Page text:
Kalpana Chawla was born in Karnal, Haryana, India in 1961 to Banarasi Lal Chawla and Sanjyothi. Chawla has two sisters, Sunita and Deepa, and a brother, Sanjay. Being the youngest in the family members gave her the nickname "Montu". In 1983, she met and married Jean-Pierre Harrison, a flying instructor and aviation writer. She became a US citizen in 1990.
Her motto was : "Follow your dreams, and the brave heart fulfilled it".
Chawla completed her earlier schooling at Tagore Public School, Karnal. She earned her Bachelor of Engineering degree in Aeronautical Engineering at (Punjab Engineering College) in Chandigarh in 1982. She then moved to the United States in 1982 and obtained a M.S. degree in aerospace engineering from the University of Texas at Arlington in 1984. Chawla went on to earn a second M.S. degree in 1986 and a Ph.D. in aerospace engineering in 1988 from the University of Colorado at Boulder. Later that year she began working for NASA as vice president of Overset Methods, Inc. where she did Computational Fluid Dynamics (CFD) research on "Vertical / Short Takeoff and Landing. Chawla held a Certificate as a Flight Instructor rating for airplanes, gliders, and Commercial Pilot licenses for single and multi-engine airplanes, seaplanes and gliders. She held an Federal Communications Commission (FCC) issued Technician Class Ameteur Radio license.
Kalpana Chawla joined National Aeronautics and Space Administration (NASA) 'Astronout Corps' in March 1995 and was selected for her first flight in 1998. She spoke the following words while travelling in the weightless of space. "You are just your intelligence". She had travelled 10.4 million km, as many as 252 times around the Earth. Her first space mission began on November 19, 1997 as part of the six astronaut crew that flew the Space Shuttle Columbia flight STS-87. Chawla was the first Indian born woman and the second Indian person to fly in space, following cosmonaut Rakesh Sharma who flew in 1984 in a spacecraft. On her first mission Chawla travelled over 10.4 million miles in 252 orbits of the earth, logging more than 372 hours in space. During the STS-87, she was responsible for deploying the Spartan which malfunctioned, necessitating a spacewalk by Winston Scott and Takao Doi to capture the satellite. A five month NASA investigation fully exonerated Chawla by identifying errors in software interfaces and the defined procedures of flight crew and ground control. After completion of STS-87 post flight activities, Chawla was assigned to technical positions in the astronaut office, her performance in which was recognized with a special award from her peers.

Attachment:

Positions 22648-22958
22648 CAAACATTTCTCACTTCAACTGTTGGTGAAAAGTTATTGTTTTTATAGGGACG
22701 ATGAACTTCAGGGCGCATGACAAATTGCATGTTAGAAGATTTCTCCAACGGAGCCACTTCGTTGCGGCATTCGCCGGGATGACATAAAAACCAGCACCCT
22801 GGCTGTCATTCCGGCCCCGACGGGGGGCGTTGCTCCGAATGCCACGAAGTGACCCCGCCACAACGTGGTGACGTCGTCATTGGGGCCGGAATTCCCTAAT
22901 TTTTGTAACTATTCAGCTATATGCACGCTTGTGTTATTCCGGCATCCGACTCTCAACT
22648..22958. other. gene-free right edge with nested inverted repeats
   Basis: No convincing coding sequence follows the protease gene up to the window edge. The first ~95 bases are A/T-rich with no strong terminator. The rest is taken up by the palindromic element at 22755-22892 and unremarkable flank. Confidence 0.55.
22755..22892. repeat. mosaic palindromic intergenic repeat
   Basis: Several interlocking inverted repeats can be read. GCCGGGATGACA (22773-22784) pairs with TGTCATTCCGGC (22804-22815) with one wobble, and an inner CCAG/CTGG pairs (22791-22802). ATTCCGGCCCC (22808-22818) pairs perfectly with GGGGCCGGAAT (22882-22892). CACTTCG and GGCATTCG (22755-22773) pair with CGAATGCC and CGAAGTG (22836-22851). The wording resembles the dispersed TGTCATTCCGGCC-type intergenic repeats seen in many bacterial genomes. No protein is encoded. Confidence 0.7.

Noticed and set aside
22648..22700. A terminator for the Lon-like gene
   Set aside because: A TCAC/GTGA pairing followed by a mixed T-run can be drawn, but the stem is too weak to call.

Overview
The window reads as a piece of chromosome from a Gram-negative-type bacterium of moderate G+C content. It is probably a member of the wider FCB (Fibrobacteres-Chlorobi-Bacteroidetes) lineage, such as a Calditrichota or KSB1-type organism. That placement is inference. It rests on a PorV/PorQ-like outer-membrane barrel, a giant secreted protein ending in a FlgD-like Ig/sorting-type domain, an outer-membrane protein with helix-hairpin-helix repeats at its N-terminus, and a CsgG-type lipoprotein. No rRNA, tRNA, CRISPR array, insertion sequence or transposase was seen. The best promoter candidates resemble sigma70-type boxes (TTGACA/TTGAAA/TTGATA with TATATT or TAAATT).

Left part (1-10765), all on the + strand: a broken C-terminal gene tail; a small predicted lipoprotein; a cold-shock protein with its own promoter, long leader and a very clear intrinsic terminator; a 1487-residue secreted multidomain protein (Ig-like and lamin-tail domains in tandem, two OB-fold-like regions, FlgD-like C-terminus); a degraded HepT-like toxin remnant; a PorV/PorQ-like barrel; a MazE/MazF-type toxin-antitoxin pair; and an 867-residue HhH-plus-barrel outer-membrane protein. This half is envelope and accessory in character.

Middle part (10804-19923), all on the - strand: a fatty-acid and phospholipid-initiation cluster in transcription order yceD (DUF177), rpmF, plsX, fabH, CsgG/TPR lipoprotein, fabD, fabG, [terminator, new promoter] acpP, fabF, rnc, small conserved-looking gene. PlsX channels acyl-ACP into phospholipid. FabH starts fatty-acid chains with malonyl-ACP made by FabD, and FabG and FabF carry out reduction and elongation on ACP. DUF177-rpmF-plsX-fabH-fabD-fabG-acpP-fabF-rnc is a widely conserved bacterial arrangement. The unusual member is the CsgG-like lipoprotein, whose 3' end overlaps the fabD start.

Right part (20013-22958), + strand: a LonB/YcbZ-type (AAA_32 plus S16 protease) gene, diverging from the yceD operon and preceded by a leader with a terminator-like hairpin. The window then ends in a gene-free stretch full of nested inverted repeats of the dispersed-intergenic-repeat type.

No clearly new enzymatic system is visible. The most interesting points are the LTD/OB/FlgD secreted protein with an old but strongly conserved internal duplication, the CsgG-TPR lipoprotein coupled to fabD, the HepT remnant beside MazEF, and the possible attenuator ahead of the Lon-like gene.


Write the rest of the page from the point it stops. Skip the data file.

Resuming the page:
In 2000, she was selected for her second flight as part of the crew of STS-107. This mission was repeatedly delayed due to scheduling conflicts and technical problems such as the July 2002 discovery of cracks in the shuttle engine flow liners.
Kalpana died in the Space Shuttle Columbia disaster which occured on February 1, 2003, when the Space Shuttle Columbia disintegrated over Texas during re-entry into the Earth's atmosphere, 16 minutes prior to scheduled landing ,with the loss of all seven crew members, shortly before it was scheduled to conclude its 28th mission, STS-107.
"Kalpana Chawla's path to become an astronaut began in Karnal, India."
"None of our astronauts traveled a longer path to space than Kalpana Chawla," U.S. President George W. Bush said. "She left India as a student but she would see the nation of her birth, all of it, from hundreds of miles above.
"Follow your dreams, and the brave heart fulfilled it""You are just your intelligence"
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